It is extremely significant for a number of reasons. First of all, what the book does is put into historical context the genesis of Race in America. We know that Race is not biological, rather social. So we have to ask ourselves this question. Does Race matter? It certainly does. So if we look at the number of caricatures of Race throughout our experience, we see that in the 60s for example, there were always two choices: Dr. Martin Luther King or Malcolm X. For a number of white Americans, the more palatable choice was Martin Luther King, because he was viewed as more “acceptable.” With regard to Sen. Obama, he is not the first Black individual to run for public office. Before him, there was Al Sharpton, Jesse Jackson and Shirley Chisholm. But all three of them were considered, by a number of White people, to be “maddening” Negroes, while Senator Obama is a more “acceptable” Negro. And thus, they can consider themselves to be non-racist in voting for Sen. Obama. A number of people in the media have been silent on this issue because they don’t want to be viewed as racist, and also because they have neither the language nor the sophistication to talk about it.

Do you think that the media, being disproportionately white, makes them inept and devoid of the necessary intellectual faculty to deal with this issue proportionately?

Yes. Let’s look at who is covering Race in this election. You had Soledad O’Brien supposedly host this discussion about being Black in America. From my perspective, that was one of the biggest wastes of time – relative to race. The folks who she got to speak about race did nothing. The conversations were empty and did not advance the conversation in any way. Then you look at the political commentators. The vast of the American media does not have the language to talk about Race. They all want to speak of Obama as “transcending Race.” But how do you transcend Race when you live in a society whose very foundation was built on Race. So they then recruit a few Black Commentators to speak on Race. And, in fact, with a few exceptions, none of them have been able to talk about it in any significant format. So you might have Roland Martin analyzing the dynamics of Race, but he is clearly an Obama supporter, and that is identity politics. That only provides a reaction to Race, instead of an analysis of it. In my book, I also analyze the issues of White privilege because a lot of people (Black & White) have a problem discussing it.

There has been a lot of talk within the Black Community by Black scholars and activists – a la Dr. Cornel West, Dr. Julianne Malveaux, and Earl Ofari Hutchinson – about Sen. Obama running away from his race, in order to appease white delegates. But it also seems inevitable when put in the context of our society. In your assessment, how do you analyze that dynamic, and what will be the outcome of this historic 2008 presidential race vis-à-vis Race vis-à-vis Black people.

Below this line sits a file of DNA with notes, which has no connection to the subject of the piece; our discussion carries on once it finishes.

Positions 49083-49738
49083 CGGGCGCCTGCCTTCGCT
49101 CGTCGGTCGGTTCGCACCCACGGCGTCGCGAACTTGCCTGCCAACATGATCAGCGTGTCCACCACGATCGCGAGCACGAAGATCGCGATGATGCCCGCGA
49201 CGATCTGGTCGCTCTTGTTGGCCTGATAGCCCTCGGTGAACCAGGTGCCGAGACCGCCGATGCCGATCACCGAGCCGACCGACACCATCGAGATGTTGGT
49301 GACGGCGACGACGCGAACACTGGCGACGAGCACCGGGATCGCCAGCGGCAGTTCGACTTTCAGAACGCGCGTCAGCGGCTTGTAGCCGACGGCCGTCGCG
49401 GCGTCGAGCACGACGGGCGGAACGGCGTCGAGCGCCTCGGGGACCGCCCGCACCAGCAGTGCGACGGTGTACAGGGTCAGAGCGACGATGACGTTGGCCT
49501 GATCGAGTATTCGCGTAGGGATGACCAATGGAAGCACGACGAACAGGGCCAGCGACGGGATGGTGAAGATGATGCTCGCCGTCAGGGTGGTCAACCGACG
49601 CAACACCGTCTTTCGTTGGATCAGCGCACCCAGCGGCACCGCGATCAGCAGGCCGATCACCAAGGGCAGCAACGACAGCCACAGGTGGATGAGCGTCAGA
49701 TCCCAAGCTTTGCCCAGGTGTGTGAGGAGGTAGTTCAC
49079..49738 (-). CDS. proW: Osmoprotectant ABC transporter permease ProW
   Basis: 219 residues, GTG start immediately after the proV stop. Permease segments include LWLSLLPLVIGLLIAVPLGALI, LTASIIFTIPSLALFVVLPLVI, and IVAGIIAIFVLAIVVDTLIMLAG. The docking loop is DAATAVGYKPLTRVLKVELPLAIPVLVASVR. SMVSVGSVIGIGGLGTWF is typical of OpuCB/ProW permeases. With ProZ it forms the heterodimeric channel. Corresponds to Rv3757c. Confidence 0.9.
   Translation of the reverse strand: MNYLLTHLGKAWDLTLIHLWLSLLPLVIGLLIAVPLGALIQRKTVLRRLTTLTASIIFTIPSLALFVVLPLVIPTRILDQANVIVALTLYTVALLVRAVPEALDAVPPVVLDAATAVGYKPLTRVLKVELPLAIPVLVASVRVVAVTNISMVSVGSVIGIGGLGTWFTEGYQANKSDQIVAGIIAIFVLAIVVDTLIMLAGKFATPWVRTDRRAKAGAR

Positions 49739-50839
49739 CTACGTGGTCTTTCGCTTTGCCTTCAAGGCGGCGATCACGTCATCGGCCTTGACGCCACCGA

It’s a catch-22, but I don’t think he had to do it, or be the messenger. I think he could have employed surrogates to act independently in analyzing the issue of Race. But he didn’t do that, and it ended up where he was the one essentially speaking out about it. I also think you’re right, because he boxed himself in, and at that point he could not be seen as the “Black candidate.” I have had White colleagues who admit to me that they would vote for Obama because he seems to transcend Race. What those white people don’t understand is that thinking that way exposes the fact that a number of white people are still trapped into the kind of racial thinking that got us to where we’re at presently. Now, there are a couple of scenarios. Number one, if he is not elected, we’re going to see a significant number of hand wringing in the Black Community; because, to them, if this “acceptable Negro” couldn’t even get elected, who can? So there might be a disengagement from politics for the Black Community. Number two, if he wins, he cannot be a “Black president.” He’s going to have a very delicate balance relative to how he governs. We have to ask, “What are the kinds of policies he puts forth that affect Black folks disproportionately?” He has already started talking about the issue of affirmative action in terms of a more class-based system. Also, if he wins, a number of White folks would begin beating the drum that suggests racism is finally over because of the fulfillment of a Black president.

And how do you suggest Black people ‘play the hand they’ve been dealt’ with regard to a potential Obama presidency?

Black folks of conscience must look at the policies he would be able to influence and figure out how they would affect people who have been historically disenfranchised (people of color). We must also figure out a way to advocate for the historically disenfranchised in such a way that the problems they are experiencing are alleviated in an Obama presidency.

This interview was conducted by Tolu Olorunda, Staff Writer for